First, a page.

Facebook Will Use A.I. to Spot Suicidal Tendencies in Posts

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Facebook is planning to use advanced artificial intelligence to help the platform detect posts, videos, and Facebook live streams that may contain suicidal thoughts.

The "proactive detection" software will deploy globally after a trial on text-based posts centered around United States users. However, the European Union has strict data privacy laws that are causing some issues.

"We are starting to roll out artificial intelligence outside the US to help identify when someone might be expressing thoughts of suicide, including on Facebook Live," Guy Rosen, Facebook's VP of product management, said in a blog post. "This will eventually be available worldwide, except the EU."

"This approach uses pattern recognition technology to help identify posts and live streams as likely to be expressing thoughts of suicide. We continue to work on this technology to increase accuracy and avoid false positives before our team reviews."

According to Facebook, comments like “Are you ok?” and “Can I help?” can potentially be an indicator of possible suicidal thoughts.

If the team reviews a post and determines that an immediate intervention is necessary, Facebook may work with first responders to send help, Business Insider reports.

The platform may also reach out to users via Facebook Messenger with resources, such as links to the Crisis Text Line, National Eating Disorder Association, and National Suicide Prevention Lifeline.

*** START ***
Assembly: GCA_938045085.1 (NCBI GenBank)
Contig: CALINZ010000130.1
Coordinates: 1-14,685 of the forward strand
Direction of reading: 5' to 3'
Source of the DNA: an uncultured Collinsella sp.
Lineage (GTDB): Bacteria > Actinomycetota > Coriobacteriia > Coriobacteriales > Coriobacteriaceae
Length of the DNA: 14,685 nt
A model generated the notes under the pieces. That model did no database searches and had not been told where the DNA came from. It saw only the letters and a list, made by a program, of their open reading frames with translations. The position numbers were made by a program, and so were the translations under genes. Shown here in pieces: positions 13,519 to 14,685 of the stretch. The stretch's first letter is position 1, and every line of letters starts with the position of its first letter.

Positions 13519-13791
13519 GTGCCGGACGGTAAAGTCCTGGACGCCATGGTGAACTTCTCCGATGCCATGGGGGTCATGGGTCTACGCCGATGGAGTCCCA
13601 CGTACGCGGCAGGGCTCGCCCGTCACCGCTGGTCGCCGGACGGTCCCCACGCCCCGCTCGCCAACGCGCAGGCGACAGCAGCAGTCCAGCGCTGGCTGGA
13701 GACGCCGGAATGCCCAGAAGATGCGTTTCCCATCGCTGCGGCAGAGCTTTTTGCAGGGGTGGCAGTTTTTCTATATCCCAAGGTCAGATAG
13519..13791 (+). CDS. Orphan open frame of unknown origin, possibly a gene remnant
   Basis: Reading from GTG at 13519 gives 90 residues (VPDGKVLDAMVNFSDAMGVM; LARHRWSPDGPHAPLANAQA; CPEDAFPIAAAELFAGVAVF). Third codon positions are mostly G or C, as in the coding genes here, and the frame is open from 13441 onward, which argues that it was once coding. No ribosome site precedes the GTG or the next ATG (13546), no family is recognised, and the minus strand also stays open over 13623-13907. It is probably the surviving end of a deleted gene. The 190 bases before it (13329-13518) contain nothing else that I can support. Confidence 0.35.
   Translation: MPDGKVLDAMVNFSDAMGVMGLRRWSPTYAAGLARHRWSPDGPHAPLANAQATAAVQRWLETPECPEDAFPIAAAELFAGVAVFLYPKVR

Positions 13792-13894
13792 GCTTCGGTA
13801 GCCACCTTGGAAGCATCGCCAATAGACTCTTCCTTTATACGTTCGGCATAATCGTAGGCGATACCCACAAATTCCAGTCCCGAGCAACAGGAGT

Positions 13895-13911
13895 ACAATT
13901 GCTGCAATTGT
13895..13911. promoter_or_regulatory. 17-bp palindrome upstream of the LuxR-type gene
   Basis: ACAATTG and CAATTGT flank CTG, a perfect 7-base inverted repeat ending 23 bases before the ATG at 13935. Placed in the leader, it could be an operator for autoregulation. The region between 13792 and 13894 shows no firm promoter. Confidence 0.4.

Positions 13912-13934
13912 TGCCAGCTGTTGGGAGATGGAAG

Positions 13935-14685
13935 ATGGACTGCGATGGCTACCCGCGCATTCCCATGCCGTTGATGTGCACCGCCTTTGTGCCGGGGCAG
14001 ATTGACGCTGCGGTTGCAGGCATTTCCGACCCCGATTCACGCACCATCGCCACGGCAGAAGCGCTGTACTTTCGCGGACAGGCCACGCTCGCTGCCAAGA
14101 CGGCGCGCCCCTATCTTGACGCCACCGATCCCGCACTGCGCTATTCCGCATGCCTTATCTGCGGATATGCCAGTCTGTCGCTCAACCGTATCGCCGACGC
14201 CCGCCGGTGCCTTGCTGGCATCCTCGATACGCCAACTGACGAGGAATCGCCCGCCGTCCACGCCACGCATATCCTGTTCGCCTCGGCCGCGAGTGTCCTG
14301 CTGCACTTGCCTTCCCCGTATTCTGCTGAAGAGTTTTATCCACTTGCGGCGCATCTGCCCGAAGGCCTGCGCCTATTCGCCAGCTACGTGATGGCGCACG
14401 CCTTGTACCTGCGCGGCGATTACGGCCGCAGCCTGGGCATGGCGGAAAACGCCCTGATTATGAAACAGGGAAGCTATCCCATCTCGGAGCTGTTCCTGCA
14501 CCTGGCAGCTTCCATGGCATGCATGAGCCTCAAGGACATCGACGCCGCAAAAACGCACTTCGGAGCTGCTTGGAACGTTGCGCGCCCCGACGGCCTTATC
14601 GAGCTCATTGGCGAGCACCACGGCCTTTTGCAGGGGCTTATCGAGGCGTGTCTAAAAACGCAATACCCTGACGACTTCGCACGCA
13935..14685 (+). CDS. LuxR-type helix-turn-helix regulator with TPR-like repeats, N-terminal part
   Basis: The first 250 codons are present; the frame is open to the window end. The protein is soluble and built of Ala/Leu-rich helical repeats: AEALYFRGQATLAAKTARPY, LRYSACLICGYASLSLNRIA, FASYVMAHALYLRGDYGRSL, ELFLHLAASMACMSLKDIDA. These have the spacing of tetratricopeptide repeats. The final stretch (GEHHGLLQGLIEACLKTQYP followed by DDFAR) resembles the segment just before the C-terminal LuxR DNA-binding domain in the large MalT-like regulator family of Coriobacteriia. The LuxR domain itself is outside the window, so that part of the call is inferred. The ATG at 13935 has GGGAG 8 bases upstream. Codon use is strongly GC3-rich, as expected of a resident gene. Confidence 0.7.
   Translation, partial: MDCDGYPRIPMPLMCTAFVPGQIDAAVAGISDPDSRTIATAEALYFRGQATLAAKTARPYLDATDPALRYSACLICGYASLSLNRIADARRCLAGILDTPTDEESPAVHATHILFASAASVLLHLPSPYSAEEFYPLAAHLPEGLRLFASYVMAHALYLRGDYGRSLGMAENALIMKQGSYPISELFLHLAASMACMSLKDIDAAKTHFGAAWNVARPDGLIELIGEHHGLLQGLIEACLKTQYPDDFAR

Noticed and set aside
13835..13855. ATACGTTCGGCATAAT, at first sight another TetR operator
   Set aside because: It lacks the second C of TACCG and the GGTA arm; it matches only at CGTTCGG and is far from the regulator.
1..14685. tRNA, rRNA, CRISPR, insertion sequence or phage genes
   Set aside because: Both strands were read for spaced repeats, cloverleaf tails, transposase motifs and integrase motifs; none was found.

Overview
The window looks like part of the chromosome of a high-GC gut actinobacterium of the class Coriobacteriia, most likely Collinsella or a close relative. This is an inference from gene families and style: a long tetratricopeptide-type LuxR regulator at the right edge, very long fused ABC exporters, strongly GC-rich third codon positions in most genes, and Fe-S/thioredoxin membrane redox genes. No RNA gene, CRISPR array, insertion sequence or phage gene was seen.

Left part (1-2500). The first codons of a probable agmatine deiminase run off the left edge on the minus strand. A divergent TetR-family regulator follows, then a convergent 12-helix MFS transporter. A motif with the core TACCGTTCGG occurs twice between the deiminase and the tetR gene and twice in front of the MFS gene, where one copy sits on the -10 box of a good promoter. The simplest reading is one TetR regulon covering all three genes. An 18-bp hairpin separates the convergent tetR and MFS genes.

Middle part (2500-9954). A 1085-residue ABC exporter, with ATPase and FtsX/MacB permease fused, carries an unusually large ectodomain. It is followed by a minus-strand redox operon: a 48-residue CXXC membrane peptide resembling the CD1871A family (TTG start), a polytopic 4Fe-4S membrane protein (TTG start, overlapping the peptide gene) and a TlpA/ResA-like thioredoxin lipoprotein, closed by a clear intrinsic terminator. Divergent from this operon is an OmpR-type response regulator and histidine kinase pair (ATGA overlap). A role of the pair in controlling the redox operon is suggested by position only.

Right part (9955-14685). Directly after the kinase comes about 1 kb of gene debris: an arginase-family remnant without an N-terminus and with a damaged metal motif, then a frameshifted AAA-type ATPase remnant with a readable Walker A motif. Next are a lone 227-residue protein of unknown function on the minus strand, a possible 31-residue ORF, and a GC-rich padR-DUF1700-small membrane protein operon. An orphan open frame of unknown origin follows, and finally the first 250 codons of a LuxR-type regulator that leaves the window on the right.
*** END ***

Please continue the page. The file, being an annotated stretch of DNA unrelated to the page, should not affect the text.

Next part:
Facebook will use the artificial intelligence to figure out which user is in the most distress at the time.

The move is a part of an ongoing effort to help and support users that are in need or distress. Facebook has previously faced criticism for its Facebook Live feature, where some users have live streamed graphic events, including suicide.

The automated effort’s test began earlier this year and appears to be a success so far, according to Rosen.

“Over the last month, we’ve worked with first responders on over 100 wellness checks based on reports we received via our proactive detection efforts,” said Rosen.

That number does not include reports from people directly in the Facebook community, but just from the A.I. software. Facebook users are still able to report potential self-harm to Facebook directly. Those posts go through the same human analysis as those flagged by the A.I. tool.

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